February 16, 2005 at 2:49 PM |
Categories: Wonderful Toys

Tuesday, February 15, 2005

The Trouble Boy

My friend Jeff gave me a book last year for my birthday. He claimed to have read it and said "it made me think of you", but the volume was delivered in one of those cheap Target gift bags surrounded by wads of tissue paper—the sort of wrapping that just screams, "I picked this randomly from the shelf at Left Bank before rushing here to meet you for dinner. Happy birthday, bitch."

troubleboycover.jpg"What, exactly, about this book reminded you of me?" I asked, flipping through the pages. "I'm sure it was the photo of the devastatingly cute author on the rear flap, no?" With the exception of Instant Messages from prospective short-term suitors, Jeff doesn't read much. As Mama Rose said, she reads book jackets and thinks they're books.

"No," he said, unfurling his napkin and stealing one of my eggrolls. "It's very New York, very downtown, very—"

And here the conversation ceased for about five minutes while Jeff flirted with the waiter and twice made a point of mentioning my birthday. When the terrified boy finally fled the table to fetch our soup and wontons, Jeff said, "I get your complimentary dessert. You're dieting."

"The book?" I prodded.

"What? Oh, yes. I don't know. I enjoyed the hell out of it and I thought you might too. All those stories you've told me about clubbing in Manhattan back in your youth. Your far, far, far away youth."

That much was true. I'd only last week recounted to Jeff and The Giant Queen the story of how I, an unassuming lad from Missouri, had become the toast of New York—for a weekend at least—and how I'd impressed the pants off some L.A. fellow (literally!) by talking us into the tony VIP room at a new club in the meatpacking district some 15 years before.

Tom Dolby"Anyway, enjoy it," Jeff continued. "It's kind of like a gay Bright Lights, Big City."

My suspicions that Jeff was bluffing continued. It said that much in the blurb on the book jacket.

I politely thanked him for the book and we finished dinner. (Jeff got my flan and the waiter's digits. I ate his stale fortune cookie. "Very soon and in good company," it said. Even adding "in bed" to that sentence fragment didn't make it seem very portentous.

I have to say I'm dubious of any book, movie, play or interpretive dance described to me as a "gay [blank]". You have to feel a bit sorry for Jay McInerney that his seminal (if a tad insufferable) novel of 80s NYC culture has become a bit of reductive shorthand.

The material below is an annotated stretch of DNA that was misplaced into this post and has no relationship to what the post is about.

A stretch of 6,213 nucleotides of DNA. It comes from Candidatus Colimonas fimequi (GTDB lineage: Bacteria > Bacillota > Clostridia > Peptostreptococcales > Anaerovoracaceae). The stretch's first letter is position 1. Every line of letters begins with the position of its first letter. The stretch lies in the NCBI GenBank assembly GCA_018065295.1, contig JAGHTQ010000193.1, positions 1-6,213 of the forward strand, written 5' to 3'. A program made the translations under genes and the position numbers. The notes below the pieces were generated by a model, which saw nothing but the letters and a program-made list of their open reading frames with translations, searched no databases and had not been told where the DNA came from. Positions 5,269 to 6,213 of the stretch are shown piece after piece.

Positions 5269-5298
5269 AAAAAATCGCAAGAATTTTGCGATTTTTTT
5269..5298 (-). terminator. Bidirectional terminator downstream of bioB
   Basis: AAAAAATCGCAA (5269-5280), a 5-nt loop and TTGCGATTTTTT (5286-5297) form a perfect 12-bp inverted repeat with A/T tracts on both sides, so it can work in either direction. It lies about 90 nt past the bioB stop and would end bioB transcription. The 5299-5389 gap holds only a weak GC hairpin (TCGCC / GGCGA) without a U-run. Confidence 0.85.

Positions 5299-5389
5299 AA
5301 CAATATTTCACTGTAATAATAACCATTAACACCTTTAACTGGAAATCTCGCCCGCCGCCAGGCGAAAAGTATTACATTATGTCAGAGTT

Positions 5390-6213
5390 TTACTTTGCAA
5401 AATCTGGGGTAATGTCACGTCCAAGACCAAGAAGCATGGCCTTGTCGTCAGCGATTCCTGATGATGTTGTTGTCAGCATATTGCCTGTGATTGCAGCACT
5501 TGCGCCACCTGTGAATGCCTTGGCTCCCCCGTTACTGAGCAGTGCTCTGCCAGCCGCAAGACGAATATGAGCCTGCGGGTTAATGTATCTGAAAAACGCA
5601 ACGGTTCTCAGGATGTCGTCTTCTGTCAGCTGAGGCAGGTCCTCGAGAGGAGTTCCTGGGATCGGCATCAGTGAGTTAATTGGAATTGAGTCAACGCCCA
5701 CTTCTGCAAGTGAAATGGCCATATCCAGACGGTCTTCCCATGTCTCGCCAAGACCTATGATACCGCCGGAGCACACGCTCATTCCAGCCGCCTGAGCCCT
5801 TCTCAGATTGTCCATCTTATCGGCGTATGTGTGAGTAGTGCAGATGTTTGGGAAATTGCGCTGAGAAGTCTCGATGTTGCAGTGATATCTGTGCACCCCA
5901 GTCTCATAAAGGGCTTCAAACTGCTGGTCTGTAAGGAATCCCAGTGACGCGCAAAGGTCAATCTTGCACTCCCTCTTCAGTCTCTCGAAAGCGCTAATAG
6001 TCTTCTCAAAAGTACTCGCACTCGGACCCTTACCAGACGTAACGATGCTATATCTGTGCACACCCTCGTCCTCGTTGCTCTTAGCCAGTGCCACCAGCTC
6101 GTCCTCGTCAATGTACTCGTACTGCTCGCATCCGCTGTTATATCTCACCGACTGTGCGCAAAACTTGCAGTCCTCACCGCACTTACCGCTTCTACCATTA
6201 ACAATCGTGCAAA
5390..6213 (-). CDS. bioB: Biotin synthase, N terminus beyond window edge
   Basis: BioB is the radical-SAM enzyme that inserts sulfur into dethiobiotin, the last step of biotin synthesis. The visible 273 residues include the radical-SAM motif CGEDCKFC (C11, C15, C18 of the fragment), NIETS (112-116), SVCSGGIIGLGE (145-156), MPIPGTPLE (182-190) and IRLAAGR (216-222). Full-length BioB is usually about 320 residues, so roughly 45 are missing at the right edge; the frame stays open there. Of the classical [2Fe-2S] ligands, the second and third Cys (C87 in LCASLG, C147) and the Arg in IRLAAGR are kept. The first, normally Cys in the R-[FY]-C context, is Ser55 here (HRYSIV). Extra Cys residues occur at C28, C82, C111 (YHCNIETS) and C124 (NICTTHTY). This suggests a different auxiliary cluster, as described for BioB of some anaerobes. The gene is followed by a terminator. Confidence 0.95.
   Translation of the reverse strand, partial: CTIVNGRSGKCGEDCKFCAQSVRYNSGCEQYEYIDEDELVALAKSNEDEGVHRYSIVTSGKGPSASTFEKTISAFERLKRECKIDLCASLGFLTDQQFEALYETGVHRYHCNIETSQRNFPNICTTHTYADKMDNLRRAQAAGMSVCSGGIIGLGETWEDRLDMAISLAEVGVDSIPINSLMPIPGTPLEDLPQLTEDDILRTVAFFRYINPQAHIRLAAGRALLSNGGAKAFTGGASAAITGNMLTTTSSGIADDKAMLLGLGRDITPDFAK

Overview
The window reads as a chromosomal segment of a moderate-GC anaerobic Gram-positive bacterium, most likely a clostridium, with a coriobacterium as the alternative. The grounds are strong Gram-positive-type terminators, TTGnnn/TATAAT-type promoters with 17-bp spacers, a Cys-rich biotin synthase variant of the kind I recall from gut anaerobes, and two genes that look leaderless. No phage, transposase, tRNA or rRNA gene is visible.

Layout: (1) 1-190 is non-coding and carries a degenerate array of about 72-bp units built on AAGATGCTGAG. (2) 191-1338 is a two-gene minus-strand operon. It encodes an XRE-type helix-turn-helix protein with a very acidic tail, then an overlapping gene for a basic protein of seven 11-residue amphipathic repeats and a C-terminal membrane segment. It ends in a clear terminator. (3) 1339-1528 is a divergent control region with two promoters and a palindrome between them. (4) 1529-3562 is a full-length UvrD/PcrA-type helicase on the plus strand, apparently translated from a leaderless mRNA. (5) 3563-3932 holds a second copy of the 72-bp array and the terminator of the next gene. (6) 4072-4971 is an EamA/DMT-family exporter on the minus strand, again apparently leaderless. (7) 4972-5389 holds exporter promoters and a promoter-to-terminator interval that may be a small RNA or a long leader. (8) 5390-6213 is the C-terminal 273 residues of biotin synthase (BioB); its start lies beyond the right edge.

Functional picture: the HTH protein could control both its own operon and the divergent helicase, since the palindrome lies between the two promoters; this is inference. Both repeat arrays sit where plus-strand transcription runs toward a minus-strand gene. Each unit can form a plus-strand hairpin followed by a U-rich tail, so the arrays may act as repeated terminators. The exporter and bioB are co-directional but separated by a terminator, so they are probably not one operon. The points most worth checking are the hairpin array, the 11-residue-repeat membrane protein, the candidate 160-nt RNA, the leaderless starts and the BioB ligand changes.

On the other hand, I feel a little sorry for Tom Dolby, the aforementioned cute guy author of The Trouble Boy, the book Jeff bagged for my birthday. I mean, you've got to wonder how many "Blinded Me With Science" jokes he has to suffer through at parties.

I did read the book (although Jeff never asked about it again and seemed confused when I brought it up in conversation) and I did enjoy it, although I suspect that if Jeff did read it and was moved to think of me, he had the hapless Jamie in mind more than the lead character Toby. On the other hand, I might have been Loft Boy. I have been known to use the "massage" bit before.

For The Trouble Boy, I offer the highest praise I can summon these days for a novel in the gay lit demiworld: I didn't forget the plot five minutes after I turned the final page. That may seem faint lauding but trust me, that puts Tom Dolby's debut novel ten notches above 99.9 percent of the genre on the shelf.

My friends know I've been writing a novel for the past, oh, 18 years or so. Every once in a while I take it out and decide it's nowhere near ready for prime time. After reading what passes for gay popular literature these days, I've nearly decided to abandon my quest to write well and simply turn in a novel that sucks. That seems to be what's selling.

The Trouble Boy, on the other hand, does not suck. It's an admirably smart first novel, a ripping read and a warmly optimistic story about finding your way in the world and, more importantly, finding your place in the city that never sleeps, never drinks less than premium and never—well, seldom—gives you a second chance. I look forward to Dolby's second effort.

(I'm pleased to be a participant in Tom Dolby's Virtual Book Tour for The Trouble Boy, now available in softcover, but still featuring a fetching photo of the author. Get one today.)
February 15, 2005 at 12:04 PM |
Categories: Pop Life